Steinberg's offer was a realization of previous concerns about PGD. Predictions previously considered alarmist - "What's next…hair and eye color?"--were suddenly coming true. And the inclusion of skin complexion among the selectable traits holds the risk of reinvigorating our worst prejudices. As my colleague Osagie Obasogie wrote on the potential to scientifically influence skin color in New Scientist in 2007:
As the science advances, however, policy-makers must develop a regulatory framework that does not allow innovations to exploit the deep-rooted bias that society has towards certain groups. It would surely be a pity for any aspect of biotechnology research to develop in ways that help people to profit from racial prejudice.
After Steinberg's offer was reported in the Wall Street Journal, media coverage gradually grew. Three weeks after the Journal article, the story made it to the major television broadcast networks and cable news programs. Steinberg remained dismissive of concerns, and was the beneficiary of publicity via the controversy.
As with Kamrava's octuplets, criticism was widespread. Mark Hughes, a pioneer of PGD, said, "It's ridiculous and irresponsible…. no legitimate lab would get into it and, if they did, they'd be ostracized." William Kearns, the medical geneticist on whose work Steinberg's procedure is based, was clear where he stood: "I won't sell my soul for any amount. Steinberg has jumped on my research but I'm totally against this." A father of one of the first children born via PGD, for a medical reason, wrote in a Los Angeles Times op-ed that, "Abusing that hard-won knowledge to capriciously choose hair color, eye color and other cosmetic traits in a baby is wrong and repugnant."
Art Caplan captured the concerns of many when he said, "Designing your descendents and seeking out perfection is the biggest slippery slope we could go on. Are the rich going to be able to do it and the poor not? Are we going to create a sort of subpopulation of the genetically perfect as against everybody else?" And Pamela Madsen, founder of the American Fertility Association, admitted:
As a leading fertility advocate for close to 20 years, I have actively fought against federal legislation of Reproductive Technologies. But if the doctors in our field cannot employ common sense - and harness in their own - the time has never been riper for the federal government to step in.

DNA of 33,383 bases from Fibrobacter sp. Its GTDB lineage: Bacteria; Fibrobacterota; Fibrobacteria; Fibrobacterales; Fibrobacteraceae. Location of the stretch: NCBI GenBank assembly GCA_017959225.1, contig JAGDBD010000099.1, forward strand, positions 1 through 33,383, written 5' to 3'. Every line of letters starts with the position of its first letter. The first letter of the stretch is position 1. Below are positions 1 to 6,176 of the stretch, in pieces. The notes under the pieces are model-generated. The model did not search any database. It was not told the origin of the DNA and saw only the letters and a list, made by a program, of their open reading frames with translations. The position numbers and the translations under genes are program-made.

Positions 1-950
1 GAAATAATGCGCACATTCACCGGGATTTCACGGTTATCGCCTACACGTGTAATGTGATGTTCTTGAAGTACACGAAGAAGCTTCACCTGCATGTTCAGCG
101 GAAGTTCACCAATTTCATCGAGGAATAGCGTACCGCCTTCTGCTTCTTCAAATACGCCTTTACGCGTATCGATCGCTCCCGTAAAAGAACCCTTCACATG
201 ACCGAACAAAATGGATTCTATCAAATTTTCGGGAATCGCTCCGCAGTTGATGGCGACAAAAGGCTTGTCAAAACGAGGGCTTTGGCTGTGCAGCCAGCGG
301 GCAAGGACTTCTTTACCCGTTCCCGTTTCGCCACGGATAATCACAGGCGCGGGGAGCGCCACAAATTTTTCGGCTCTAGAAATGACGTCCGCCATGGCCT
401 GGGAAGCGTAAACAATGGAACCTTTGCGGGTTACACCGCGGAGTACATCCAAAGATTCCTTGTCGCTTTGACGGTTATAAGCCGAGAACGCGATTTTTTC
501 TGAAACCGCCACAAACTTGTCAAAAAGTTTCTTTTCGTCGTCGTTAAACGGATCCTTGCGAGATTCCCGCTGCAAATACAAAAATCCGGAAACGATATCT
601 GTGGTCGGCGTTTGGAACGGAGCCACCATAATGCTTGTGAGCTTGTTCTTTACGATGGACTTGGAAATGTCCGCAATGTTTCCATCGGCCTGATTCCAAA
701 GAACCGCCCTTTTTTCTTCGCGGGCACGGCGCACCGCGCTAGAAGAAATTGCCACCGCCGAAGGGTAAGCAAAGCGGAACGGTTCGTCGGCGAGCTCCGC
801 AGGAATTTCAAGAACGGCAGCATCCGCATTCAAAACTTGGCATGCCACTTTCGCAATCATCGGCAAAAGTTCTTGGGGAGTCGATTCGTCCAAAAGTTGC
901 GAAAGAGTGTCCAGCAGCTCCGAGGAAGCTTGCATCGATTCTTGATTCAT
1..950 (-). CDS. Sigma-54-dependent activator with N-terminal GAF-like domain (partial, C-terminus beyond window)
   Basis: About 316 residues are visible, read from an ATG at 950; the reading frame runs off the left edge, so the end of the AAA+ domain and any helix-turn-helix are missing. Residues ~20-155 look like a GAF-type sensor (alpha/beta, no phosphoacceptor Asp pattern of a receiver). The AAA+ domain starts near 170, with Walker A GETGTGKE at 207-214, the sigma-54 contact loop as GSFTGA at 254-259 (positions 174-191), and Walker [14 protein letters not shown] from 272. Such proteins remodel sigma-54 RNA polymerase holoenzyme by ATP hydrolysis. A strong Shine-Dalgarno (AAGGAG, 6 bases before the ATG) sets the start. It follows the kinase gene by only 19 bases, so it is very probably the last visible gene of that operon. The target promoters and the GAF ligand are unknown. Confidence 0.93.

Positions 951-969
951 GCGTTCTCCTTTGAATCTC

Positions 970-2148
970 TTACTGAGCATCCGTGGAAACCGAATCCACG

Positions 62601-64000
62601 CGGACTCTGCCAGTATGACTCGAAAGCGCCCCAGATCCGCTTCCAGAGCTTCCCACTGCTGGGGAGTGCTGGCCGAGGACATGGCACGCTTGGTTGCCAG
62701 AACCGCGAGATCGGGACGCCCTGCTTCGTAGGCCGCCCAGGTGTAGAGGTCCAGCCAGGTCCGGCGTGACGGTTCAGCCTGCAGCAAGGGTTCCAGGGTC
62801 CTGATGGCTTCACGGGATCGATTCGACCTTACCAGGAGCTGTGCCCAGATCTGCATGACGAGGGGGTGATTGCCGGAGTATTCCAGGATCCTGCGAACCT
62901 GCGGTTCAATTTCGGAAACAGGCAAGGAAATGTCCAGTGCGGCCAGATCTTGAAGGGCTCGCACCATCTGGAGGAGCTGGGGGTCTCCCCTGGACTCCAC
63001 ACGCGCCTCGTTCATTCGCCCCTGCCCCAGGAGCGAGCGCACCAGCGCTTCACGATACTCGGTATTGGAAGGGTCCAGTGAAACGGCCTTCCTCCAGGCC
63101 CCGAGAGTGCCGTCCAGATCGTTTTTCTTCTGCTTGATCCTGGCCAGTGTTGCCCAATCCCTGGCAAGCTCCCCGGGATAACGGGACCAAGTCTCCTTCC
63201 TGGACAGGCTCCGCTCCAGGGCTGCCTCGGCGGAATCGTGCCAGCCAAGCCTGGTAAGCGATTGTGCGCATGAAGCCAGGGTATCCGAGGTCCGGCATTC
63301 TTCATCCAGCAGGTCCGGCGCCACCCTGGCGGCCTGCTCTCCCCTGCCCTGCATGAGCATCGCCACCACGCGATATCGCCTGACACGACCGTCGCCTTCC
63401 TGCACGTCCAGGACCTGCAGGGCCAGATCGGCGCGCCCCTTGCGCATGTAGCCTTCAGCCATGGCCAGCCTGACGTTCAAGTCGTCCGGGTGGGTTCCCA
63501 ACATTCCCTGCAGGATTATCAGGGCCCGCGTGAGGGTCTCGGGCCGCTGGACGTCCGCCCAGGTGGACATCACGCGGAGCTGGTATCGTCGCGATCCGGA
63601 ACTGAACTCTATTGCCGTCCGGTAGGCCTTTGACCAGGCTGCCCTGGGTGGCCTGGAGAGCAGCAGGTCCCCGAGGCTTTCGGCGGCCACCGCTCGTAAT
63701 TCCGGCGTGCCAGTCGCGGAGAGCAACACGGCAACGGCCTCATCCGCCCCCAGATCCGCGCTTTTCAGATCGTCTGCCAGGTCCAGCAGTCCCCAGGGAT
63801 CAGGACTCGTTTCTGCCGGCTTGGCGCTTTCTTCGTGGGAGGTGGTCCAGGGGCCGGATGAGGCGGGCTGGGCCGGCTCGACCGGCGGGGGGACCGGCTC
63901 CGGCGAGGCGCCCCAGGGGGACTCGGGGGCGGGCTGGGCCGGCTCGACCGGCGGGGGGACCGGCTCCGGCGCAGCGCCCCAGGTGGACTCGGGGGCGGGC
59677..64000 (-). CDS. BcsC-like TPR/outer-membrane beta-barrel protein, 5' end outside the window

Last week, Steinberg announced that he was suspending his program of trait selection, citing "apparent negative societal impacts." However, his statement was worded in a way that leaves the door open for later resumption.
If Steinberg does not resume offering so-called "designer babies," in the absence of clear lines, someone else will. As long as the baby business remains free of oversight, competitive pressures will push clinics into a race to the bottom, and social pressures will push parents to demand "only the best children."
However, achieving good legislation governing the fertility industry is a hazardous process. Some will try slipping Trojan horses that infringe on reproductive rights into proposals to regulate assisted reproduction. This is already occurring in Georgia, where legislators opposed to abortion rights introduced a bill that establishes the embryo as a person and likely prohibits the derivation of embryonic stem cell lines.
In contrast, in Missouri, a very brief bill simply limits the number of transferred embryos to what's specified in the ASRM guidelines. In fact, the industry group is supporting the measure. While it is a limited start, it demonstrates the principle that such proposals need not get entangled in abortion politics.
Yet state-level action can only go so far, and can actually be counterproductive. At their best, state laws will produce a cumbersome patchwork while encouraging fertility practitioners and patients to travel to the most favorable jurisdiction.
Responsible federal oversight of the fertility industry, in ways that protect reproductive rights and actually improve appropriate access to fertility treatment, is not only possible but long overdue. Most of the industrialized world has put such regulation and oversight in place. Comprehensive policies have been adopted in Canada, the United Kingdom, and elsewhere. It's time for the United States to catch up and move beyond its reputation as the "Wild West" of assisted reproduction.
Jesse Reynolds is director of the Project on Biotechnology in the Public Interest at the Center for Genetics and Society.